A product owner assigns specific user stories to specific team members. How do you react?
Welcome to part 8 in our scrum master interview question series where John McFadyen answers common questions asked of scrum masters in interviews and client engagements.
That could go one of two ways, depending on how my day is going.
Don’t take it too seriously.
Option is to laugh at the situation and point out to the product owner that assigning work to specific members of the team isn’t their job. That is what a project manager does but has no place in a scrum environment.
I would remind them why we embrace agile in the first place, remind them of the value behind the scrum or agile framework adopted, and give them a gentle reminder that we excel as a team when people embrace and honour their own roles and responsibilities rather than interfere with others.
Assist the product owner
I would set up a meeting with the product owner and address the issue with them directly.
I would remind them of the product owner role and its responsibilities.
- The product owner needs to talk about why the backlog item exists, what specific problem needs solving or what specific value needs to be created, and so forth, but it is not their role to tell the team how to solve the problem or who should be assigned the work.
- The development team are the experts in product development, and it is their responsibility to figure out what needs doing, how best to do it, and assign the work to a developer.
Example of expertise in practice.
If a product owner needed surgery to solve a specific problem, they wouldn’t be telling the surgeon what to do nor would they be telling the surgery team who needs to do what and when.
They would rely on the expertise of the surgery team to make a call on how best to perform the surgery and they would rely on the professionalism and teamwork of the surgeons to decide who is best placed to perform specific elements of the surgery, and how it should be done.
Software engineering is the same.
There is no value in a product owner deciding how to solve complex, engineering problems when they don’t have the expertise to do so.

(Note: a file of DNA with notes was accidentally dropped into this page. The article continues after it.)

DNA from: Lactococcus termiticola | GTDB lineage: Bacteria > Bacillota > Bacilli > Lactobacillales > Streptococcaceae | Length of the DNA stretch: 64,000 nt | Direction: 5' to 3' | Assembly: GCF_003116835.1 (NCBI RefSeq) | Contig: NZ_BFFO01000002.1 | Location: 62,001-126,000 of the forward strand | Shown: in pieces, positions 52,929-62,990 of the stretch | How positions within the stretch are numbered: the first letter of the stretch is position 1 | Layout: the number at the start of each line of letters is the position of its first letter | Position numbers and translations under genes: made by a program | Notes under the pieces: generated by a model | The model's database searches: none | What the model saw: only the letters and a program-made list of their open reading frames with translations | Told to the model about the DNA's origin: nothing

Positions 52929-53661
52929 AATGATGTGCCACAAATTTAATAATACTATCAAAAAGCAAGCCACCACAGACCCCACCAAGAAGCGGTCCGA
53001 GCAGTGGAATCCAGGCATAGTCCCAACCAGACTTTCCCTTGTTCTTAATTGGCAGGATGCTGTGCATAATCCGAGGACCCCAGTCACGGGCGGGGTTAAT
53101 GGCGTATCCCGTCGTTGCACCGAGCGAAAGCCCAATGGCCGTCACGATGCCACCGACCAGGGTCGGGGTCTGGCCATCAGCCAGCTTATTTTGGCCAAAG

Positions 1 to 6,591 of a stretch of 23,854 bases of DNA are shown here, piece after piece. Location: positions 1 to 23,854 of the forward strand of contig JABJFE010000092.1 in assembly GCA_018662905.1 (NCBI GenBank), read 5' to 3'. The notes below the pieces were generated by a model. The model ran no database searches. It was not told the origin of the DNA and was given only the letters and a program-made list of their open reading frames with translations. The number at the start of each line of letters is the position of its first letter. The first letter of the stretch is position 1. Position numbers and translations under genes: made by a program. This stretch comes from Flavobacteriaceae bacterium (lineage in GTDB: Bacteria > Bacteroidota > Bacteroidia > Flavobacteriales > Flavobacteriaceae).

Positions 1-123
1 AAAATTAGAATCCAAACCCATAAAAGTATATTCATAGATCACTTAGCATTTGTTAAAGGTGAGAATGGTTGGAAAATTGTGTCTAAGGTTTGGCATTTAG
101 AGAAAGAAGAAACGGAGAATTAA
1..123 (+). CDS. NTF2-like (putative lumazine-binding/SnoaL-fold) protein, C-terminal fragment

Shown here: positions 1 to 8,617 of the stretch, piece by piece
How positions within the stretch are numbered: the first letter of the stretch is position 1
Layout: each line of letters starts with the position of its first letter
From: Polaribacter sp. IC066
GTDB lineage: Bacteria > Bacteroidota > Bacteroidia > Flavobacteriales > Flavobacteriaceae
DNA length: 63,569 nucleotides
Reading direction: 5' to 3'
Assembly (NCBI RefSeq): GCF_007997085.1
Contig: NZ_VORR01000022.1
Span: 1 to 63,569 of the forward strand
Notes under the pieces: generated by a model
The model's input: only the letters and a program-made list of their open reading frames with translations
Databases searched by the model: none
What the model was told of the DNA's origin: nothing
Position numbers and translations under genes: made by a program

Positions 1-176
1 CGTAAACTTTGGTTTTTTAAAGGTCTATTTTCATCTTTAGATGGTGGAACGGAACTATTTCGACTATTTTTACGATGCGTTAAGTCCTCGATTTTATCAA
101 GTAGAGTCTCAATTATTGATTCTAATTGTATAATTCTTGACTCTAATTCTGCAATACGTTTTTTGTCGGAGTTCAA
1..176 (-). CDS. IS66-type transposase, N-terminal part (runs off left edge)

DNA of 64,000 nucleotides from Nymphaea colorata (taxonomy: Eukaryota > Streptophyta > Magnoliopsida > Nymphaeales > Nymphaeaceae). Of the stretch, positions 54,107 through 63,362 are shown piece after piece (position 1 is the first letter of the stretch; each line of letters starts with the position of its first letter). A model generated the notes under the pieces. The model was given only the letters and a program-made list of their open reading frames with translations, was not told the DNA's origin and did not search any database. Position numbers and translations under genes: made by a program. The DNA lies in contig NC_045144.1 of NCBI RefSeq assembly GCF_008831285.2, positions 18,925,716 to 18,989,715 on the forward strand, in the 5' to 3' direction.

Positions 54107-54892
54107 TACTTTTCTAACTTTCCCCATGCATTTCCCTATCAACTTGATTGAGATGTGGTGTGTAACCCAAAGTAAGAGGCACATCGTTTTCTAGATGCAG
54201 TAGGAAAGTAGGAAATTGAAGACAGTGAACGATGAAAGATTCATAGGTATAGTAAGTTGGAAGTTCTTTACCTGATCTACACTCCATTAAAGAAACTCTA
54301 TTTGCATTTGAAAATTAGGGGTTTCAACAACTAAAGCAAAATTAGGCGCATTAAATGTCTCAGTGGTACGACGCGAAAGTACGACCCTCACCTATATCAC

There is no value in a product owner assigning work to a specific person because they don’t understand the team dynamic, nor do they understand who has the necessary skills, expertise, and experience to best solve the problem or create the solution.
They are, however, in a great position to explain to the team why something matters, how that will serve the customer, and what a great definition of a job well done is.
Opinion versus Expertise
A product owner is entitled to an opinion.
How valid that opinion is, in the context of what needs to be achieved, is a completely different conversation, but the product owner is still entitled to their opinion.
They are also entitled to voice that opinion.
It may or may not hold valuable insights for the team, but it isn’t on us, as the scrum master, to prevent the product owner from voicing what matters to them. It is our job to create an environment of psychological safety, and that includes empowering people to voice their own perspective, thoughts, and ideas in an environment that values such a contribution.
So, let the product owner voice their opinion, just make it clear that the team will consider that opinion as one of several options, and are not obligated to action that opinion.
The development team are not thinking exclusively about efficiency, they are deeply invested in the effectiveness of the team.
John may be the best developer on the team, and that is why the product owner assigned the work to John, but the team may be invested in developing skills and cross-functional capabilities and decide to assign the work to a junior developer for that reason.
John may also be going on leave in a few days, and so he won’t be available to do the work, and as such, the team won’t consider assigning the work to him.
The team may want to experiment with pairing. They may decide that this item is the perfect opportunity for a junior developer to work with an experienced developer to grow skills and capabilities under the supervision of a master developer.
There could be a million reasons why someone, other than John – who was assigned the work by the product owner – is better suited to performing the work.
We need to make the product owner aware of these considerations and help them understand why agile, or scrum, embraces the idea of pushing decision-making down to the experts who have the skills, knowledge, and experience to best serve the desired outcome.
About John McFadyen
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